Verse > Anthologies > Harriet Monroe, ed. > Poetry: A Magazine of Verse, 1912–22
Harriet Monroe, ed. (1860–1936).  Poetry: A Magazine of Verse.  1912–22.
The Rose-bush
By Harriet Monroe
From “Carolina Wood-cuts”

“OLD Mammy Jones, I came to see your rose-bush.”
“Come right up, sonny!”
“Why does your rose-bush grow so taller and prouder
Than any white people’s roses?”
“Dunno, sonny—ask de good Lo’d.”        5
“Look, it has a thousand arms,
And they carry a million roses
In their baskets of leaves—
Over your roof, Mammy Jones,
Into your porch, into your wood-shed,        10
Pushing and crowding out everything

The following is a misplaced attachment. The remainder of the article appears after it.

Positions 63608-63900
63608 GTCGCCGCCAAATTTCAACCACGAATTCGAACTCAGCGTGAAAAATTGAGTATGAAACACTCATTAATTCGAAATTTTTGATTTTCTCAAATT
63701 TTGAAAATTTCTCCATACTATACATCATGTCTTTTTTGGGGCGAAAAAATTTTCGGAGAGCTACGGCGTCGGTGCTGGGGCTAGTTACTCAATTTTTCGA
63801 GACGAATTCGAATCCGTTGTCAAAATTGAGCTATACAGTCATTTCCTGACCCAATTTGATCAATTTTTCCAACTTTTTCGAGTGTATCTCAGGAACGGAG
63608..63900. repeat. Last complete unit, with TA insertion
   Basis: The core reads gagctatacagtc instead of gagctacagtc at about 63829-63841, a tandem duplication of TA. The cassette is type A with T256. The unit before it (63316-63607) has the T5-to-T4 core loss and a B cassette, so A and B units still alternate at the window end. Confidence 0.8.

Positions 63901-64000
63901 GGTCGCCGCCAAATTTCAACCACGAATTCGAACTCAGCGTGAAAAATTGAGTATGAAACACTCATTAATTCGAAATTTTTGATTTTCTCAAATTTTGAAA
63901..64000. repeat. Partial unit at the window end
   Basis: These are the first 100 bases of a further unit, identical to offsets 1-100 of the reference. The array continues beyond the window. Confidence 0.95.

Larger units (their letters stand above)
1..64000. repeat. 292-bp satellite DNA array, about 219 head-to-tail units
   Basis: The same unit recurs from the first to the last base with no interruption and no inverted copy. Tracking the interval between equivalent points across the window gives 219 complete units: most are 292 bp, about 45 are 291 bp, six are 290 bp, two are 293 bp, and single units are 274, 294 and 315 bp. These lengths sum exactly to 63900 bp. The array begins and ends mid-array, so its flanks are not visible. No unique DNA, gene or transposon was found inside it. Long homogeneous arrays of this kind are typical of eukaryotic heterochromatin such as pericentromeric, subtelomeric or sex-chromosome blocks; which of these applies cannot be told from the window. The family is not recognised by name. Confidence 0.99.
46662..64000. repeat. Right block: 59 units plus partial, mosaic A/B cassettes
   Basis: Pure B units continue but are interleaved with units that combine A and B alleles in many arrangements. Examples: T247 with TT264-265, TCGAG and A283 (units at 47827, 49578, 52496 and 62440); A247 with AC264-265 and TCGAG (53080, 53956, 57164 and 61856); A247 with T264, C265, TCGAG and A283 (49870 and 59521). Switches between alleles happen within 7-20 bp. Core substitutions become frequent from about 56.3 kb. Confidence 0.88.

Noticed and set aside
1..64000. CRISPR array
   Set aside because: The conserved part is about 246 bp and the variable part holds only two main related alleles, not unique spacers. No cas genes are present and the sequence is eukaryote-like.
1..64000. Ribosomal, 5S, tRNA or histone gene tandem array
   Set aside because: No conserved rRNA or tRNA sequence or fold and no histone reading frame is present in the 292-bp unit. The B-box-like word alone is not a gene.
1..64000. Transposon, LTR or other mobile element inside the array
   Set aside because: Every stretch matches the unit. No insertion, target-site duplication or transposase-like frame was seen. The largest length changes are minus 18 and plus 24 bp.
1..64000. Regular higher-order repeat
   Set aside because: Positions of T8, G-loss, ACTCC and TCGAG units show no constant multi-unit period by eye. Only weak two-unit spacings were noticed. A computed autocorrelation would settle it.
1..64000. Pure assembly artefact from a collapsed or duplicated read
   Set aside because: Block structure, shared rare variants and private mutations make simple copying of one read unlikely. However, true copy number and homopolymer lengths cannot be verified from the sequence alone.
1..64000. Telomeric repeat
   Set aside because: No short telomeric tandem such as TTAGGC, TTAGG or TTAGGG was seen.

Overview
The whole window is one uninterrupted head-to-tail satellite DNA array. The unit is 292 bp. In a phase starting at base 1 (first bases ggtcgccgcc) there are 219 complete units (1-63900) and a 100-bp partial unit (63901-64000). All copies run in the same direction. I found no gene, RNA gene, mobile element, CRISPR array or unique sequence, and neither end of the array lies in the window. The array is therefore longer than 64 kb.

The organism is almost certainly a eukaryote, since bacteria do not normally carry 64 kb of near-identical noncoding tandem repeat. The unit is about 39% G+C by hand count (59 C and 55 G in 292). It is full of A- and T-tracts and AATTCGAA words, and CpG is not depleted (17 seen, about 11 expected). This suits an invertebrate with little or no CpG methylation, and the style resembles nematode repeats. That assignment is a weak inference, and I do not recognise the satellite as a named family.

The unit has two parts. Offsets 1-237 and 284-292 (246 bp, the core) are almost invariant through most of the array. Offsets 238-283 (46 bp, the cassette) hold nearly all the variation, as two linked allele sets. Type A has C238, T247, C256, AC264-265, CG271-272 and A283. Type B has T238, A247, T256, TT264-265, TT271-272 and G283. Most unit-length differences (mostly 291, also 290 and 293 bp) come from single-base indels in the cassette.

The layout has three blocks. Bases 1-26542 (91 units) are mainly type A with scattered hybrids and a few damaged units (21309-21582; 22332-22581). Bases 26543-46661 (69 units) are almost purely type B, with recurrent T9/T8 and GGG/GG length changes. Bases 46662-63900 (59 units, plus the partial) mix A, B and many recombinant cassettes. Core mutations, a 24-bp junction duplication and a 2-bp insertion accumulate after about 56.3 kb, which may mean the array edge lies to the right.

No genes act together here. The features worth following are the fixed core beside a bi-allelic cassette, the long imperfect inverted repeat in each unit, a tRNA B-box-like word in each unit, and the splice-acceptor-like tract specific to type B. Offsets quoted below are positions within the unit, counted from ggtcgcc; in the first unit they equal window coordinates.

From the ground to the sky—
As round as the world!”
“It’s to trim my ole cabin up, sonny.”
“My mother has a garden, Mammy Jones,        15
With nice little rose-bushes in it
That the gardener trimmed,
And this morning there were pink and yellow buds
And lots of green ones.
But not roses and roses like yours,        20
Way up for God to smell ’em
In the sky!
Why is it, Mammy Jones?”
“Dunno, sonny—praps de good Lo’d like Mammy Jones;
Praps he give a bouquet to his gal.”        25

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